- Patience, Daniel Clowes’ first new graphic novel in almost half a decade is “an indescribable psychedelic science-fiction love story, veering with uncanny precision from violent destruction to deeply personal tenderness in a way that is both quintessentially “Clowesian,” and utterly unique in the author’s body of work. This 180-page, full-color story affords Clowes the opportunity to draw some of the most exuberant and breathtaking pages of his life, and to tell his most suspenseful, surprising and affecting story yet.” We are very VERY excited about this one.
- “Jeffrey Lockhart’s father, Ross, is a billionaire in his sixties, with a younger wife, Artis Martineau, whose health is failing. Ross is the primary investor in a remote and secret compound where death is exquisitely controlled and bodies are preserved until a future time when biomedical advances and new technologies can return them to a life of transcendent promise. Jeff joins Ross and Artis at the compound to say “an uncertain farewell” to her as she surrenders her body.” This is all we know about Zero K, the new Don DeLillo, due out in May 2016. But you know: it’s the new Don DeLillo. We could just write that. A new Don DeLillo doesn’t need much to make it appealing.
- Another highly anticipated book by one of our absolute favourites: The Terranauts by TC Boyle is (according to author on his website) “causing a preliminary stir, though it won’t be offered round till after the Holidays.” We don’t know much about it beyond the fact that it clocks in “at a nice svelte 429 pages”, it’s a “tumultuous and grimly comedic novel”, and it “is a book with three first-person narrators”. Lastly, “(BTW: does this sound like a sci-fi title? Well, it is, but not really, as you will eventually see.)” We are big fans of T Coraghessan and we will lap this up like a thirsty cat laps up milk.
- Ron Rash’s sixth novel Above the Waterfall “is the story of Sheriff Les Clary. A man on the verge of retirement, he is plunged into deep and dangerous waters by one final case. A case that will draw him to the lyrical beauty of his surroundings and, in doing so, force him to come to terms with his own past.” We’ve had a bit of up and down with Rash in the past, but the highs are certainly captivating enough to draw us in for this one too.
- Our Tamim has already made it from one side to the other of The High Mountains of Portugal the latest by Yann Martel and early reports are that this tale of a young man named Tomás who discovers an old journal in Lisbon in 1904 is far more of a Life of Pi than a Beatrice and Virgil, so it would seem that this is one that Martel fans can look forward to…
- It may be that you don’t share our love for CJ Box but we don’t care. He should be a household name, he should be outselling the likes of Lee Child about 10 to 1, his Joe Pockett series is one of our most reliable pleasures and we genuinely don’t care what you think (sticks out tongue). Off the Grid centres on Joe’s mate Nate and a promise by some elite sorts to expunge his record in return for one last job. It takes precisely nothing away from the book to know that Nate is probably in for a hard time and the elite sorts are probably villainous.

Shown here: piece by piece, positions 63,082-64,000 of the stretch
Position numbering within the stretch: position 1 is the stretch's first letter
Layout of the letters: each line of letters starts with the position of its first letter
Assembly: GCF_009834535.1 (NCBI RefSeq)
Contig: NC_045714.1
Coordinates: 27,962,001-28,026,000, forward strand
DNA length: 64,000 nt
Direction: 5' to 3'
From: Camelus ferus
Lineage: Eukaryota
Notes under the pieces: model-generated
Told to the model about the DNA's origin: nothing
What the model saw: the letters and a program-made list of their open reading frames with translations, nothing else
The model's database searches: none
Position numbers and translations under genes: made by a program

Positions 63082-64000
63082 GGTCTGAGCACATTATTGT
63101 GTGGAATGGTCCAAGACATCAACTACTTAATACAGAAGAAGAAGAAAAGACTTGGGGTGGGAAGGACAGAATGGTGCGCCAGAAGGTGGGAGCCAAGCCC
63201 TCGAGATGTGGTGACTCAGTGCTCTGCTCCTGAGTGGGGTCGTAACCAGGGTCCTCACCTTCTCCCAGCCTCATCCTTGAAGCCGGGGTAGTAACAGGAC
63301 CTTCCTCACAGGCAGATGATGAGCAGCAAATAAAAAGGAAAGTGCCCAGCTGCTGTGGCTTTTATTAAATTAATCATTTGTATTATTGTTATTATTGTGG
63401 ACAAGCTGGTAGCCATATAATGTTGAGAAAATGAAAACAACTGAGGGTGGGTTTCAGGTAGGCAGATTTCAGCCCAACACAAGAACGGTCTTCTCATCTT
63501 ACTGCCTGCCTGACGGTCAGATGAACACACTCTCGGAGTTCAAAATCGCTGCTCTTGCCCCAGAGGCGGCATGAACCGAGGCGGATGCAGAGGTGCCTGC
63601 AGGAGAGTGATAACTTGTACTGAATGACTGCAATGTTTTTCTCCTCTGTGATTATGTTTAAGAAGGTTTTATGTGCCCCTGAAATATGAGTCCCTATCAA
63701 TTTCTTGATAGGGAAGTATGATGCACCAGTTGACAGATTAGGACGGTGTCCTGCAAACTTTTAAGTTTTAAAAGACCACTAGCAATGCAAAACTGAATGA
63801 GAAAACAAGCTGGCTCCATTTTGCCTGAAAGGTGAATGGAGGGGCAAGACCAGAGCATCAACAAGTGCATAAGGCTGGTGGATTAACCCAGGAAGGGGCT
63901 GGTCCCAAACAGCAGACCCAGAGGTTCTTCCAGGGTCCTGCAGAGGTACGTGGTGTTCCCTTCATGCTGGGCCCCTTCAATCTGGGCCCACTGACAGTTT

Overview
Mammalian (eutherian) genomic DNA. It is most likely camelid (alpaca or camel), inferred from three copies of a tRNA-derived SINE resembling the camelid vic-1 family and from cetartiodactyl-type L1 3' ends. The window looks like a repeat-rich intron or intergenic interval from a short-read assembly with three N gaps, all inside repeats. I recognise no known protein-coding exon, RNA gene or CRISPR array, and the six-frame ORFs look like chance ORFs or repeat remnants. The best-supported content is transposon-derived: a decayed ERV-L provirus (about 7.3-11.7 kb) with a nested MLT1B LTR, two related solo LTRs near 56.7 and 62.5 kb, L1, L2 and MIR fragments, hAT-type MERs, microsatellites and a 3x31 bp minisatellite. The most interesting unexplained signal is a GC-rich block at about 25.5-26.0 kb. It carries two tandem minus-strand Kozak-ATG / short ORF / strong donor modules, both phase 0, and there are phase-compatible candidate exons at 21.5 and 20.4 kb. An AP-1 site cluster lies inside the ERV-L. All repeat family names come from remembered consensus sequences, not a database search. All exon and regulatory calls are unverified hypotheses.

- The Noise of Time, Julian Barnes’s first novel since his Booker-winning The Sense of an Ending, is a story “about the collision of Art and Power, about human compromise, human cowardice and human courage,” which centres on “a man in his early thirties waits by the lift of a Leningrad apartment block. He waits all through the night, expecting to be taken away to the Big House. Any celebrity he has known in the previous decade is no use to him now. And few who are taken to the Big House ever return”. We have a Netgalley proof on the old Kindle as we speak and we’ll have a review up in time for publication in January.
- Another highly anticipated graphic novel from the husband and wife (or should that be wife and husband) team responsible for The Dotter of Her Father’s Eyes and Sally Heathcote: Suffragette), Bryan and Mary Talbot. The Red Virgin and the Vision of Utopia “chronicles the incredible and outrageous life of Louise Michel, the revolutionary feminist dubbed ‘The Red Virgin of Montmartre’. A utopian dreamer, notorious anarchist, teacher, orator and poet, she was decades ahead of her time.”
- Like a great many people, we were saddened to learn of the death of Henning Mankell earlier this year and we are sure his memoir, which engages with the cancer that eventually killed him, is unlikely to cheer us up much, but we will read Quicksand, we are sure, as if we were drowning in it.
- And last but by no means least: Avenue of Mysteries by John Irving. There was a time when we loved John Irving, when he was one of our favourites, when we read and re-read and often re-read again, a third and a fourth time. At some point, we grew apart and then we tried to reconcile and it’s been a bit of a rocky road this last few years, enduring the likes of Until I Find You to get to Last Night in Twisted River. The story – “what happens to Juan Diego in the Philippines, where what happened to him in the past – in Mexico – collides with his future” – makes us nervous (don’t be as bad as Until I Find You, don’t be as bad as Until I Find you), but provided Doubleday send us a copy we will review as honestly as we are able.
Look out for the full list of our 50 Books We’re Looking Forward to in 2016 list tomorrow. Or read the previous 4 parts of our 50 books list (here, here, here and here). And let us know, in the comments, the books you are looking forward to 🙂